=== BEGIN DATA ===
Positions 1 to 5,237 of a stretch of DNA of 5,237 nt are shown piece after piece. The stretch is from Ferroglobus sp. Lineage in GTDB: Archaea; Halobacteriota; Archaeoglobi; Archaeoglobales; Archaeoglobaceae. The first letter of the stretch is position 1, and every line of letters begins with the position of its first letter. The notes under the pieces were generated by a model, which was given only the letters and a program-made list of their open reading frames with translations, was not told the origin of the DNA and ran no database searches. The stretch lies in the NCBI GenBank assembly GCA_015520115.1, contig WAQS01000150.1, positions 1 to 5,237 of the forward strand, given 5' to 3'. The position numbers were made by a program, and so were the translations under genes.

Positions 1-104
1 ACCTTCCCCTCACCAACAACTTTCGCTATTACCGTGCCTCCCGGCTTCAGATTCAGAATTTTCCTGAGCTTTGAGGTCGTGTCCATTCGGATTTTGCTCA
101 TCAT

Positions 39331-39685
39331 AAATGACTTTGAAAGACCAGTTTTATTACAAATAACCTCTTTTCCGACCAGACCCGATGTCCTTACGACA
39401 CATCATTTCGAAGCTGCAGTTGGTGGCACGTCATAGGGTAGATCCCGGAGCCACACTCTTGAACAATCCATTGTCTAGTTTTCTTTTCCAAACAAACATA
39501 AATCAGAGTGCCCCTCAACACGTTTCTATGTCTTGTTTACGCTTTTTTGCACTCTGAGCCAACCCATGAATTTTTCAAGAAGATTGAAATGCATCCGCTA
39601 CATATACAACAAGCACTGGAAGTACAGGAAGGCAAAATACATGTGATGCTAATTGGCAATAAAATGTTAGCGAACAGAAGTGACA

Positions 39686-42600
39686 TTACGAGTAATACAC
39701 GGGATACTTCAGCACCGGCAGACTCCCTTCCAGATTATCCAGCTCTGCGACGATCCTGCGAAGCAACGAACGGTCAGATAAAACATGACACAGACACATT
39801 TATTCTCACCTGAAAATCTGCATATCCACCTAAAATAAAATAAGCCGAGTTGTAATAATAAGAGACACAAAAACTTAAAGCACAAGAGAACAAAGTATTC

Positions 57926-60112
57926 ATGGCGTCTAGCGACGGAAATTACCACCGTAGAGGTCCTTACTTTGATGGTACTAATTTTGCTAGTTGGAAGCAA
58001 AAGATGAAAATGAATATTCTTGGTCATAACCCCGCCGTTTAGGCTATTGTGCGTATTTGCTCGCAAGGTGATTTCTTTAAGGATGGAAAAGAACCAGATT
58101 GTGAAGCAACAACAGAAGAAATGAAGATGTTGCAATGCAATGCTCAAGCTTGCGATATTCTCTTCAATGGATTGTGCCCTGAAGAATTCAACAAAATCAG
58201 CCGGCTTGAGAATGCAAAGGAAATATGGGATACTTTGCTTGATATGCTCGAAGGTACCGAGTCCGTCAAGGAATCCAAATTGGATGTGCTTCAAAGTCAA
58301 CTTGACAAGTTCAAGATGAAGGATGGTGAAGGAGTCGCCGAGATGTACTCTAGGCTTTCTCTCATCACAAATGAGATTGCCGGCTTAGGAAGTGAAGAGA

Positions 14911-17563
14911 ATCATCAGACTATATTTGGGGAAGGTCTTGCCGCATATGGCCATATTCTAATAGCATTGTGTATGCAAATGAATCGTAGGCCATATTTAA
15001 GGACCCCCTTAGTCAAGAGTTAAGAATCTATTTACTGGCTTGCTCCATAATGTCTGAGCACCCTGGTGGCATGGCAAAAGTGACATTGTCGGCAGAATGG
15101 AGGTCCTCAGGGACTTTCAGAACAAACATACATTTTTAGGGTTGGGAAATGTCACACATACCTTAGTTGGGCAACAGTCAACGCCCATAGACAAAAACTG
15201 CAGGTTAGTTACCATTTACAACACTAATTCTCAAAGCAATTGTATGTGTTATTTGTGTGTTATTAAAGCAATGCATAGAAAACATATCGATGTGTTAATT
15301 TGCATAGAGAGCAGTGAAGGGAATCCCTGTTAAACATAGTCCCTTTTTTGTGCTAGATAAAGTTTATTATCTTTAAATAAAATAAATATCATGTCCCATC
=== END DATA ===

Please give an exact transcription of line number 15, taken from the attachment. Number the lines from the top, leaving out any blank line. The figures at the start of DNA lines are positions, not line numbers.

57926 ATGGCGTCTAGCGACGGAAATTACCACCGTAGAGGTCCTTACTTTGATGGTACTAATTTTGCTAGTTGGAAGCAA